Power shocks zap the world

money-glitz | Agencies and staff reporter 4 Oct 2021

The world is facing a build-up in stagflationary forces as surging energy prices caused by energy shortages boost inflation and slow the recovery from the pandemic-driven recession.

While there is no single reason for the shortage -- things like customer demand, emission cuts, technical problems, and a lack of investment are all playing a part -- the crisis, which is currently most present in Europe, is threatening to spread to more nations and upend the global economic recovery.

Nations are more reliant than ever on natural gas to heat homes and power industries amid efforts to quit coal and increase the use of cleaner energy sources. But there isn't enough gas to fuel the post-pandemic recovery and refill depleted stocks before the cold months.

Countries are trying to outbid one another for supplies as exporters such as Russia move to keep more natural gas home. The crunch will get a lot worse when temperatures drop.

The crisis in Europe presages trouble for the rest of the planet as the continent's energy shortage has governments warning of blackouts and factories being forced to shut.

Inventories at European storage facilities are at historically low levels for this time of year. Pipeline flows from Russia and Norway have been limited. That's worrying as calmer weather has reduced output from wind turbines while Europe's aging nuclear plants are being phased out or are more prone to outages--making gas even more necessary. European gas prices surged by almost 500 percent in the past year and are trading near record.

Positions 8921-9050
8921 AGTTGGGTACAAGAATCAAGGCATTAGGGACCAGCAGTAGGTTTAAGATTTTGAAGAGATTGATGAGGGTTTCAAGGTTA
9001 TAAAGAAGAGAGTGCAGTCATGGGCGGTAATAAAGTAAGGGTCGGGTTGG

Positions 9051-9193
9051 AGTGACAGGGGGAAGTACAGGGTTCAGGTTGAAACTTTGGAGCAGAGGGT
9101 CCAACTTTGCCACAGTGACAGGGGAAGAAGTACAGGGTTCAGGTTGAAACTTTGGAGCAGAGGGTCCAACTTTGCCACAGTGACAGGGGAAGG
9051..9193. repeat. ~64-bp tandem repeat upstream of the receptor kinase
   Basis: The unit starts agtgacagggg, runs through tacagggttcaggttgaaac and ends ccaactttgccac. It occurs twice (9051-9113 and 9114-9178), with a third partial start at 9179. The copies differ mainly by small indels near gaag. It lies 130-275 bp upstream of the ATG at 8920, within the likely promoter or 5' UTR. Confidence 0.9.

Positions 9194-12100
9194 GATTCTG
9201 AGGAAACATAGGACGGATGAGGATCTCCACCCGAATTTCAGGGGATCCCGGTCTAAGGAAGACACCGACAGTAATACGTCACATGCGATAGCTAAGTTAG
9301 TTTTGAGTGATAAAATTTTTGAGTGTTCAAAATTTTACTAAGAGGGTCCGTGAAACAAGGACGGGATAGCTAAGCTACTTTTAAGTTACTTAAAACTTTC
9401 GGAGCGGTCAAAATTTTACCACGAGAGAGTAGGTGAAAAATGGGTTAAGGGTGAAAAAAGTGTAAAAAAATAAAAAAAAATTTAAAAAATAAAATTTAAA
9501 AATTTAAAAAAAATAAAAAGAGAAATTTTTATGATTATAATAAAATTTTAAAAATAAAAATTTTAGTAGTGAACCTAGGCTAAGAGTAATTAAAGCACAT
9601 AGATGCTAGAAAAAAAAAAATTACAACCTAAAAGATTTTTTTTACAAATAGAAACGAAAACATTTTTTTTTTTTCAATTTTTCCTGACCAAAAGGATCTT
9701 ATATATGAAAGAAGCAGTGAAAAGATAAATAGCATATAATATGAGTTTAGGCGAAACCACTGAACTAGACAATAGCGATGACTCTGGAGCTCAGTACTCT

The spike has forced some fertilizer producers in Europe to reduce output, with more expected to follow, threatening to increase costs for farmers and potentially adding to global food inflation.

Fertilizer woes

About half of the continent's ammonia - a key ingredient to make fertilizer - capacity is probably at risk of shuttering or curtailing production, or already closed, according to CRU Group.

Average site costs for ammonia have surged, from about US$188 (HK$1,466) a ton in the fourth quarter of 2020 to more than US$900 likely in the last three months of this year, says CRU head of fertilizers, Chris Lawson.

"As fertilizer prices continue to rise, farmers will either cut application rates, cut fertilizer entirely in hopes for lower future pricing, or cut other farm products to account for the bigger expected spend," says Alexis Maxwell, an analyst at Green Markets, a business owned by Bloomberg.

Either way, it will slam farmers already buckling under the strain of rising costs to produce food.

Meanwhile, across the strait, the UK is facing a fuel shortage crisis - not a shortage of the fuel itself, but an inability to get it to where it's needed to meet demand because of a lack of car drivers. UK drivers are queuing for fuel in scenes that are reminiscent of the 1970s, creating a national crisis out of something that what was initially a relatively minor logistics problem.

The government has responded by enacting the Downstream Oil Protocol - exempting industry from competition law - and putting military tanker drivers on standby. Other measures, like making 5,000 short-term visas available for foreign drivers and encouraging retired UK drivers to return to work, aren't expected to provide a quick solution.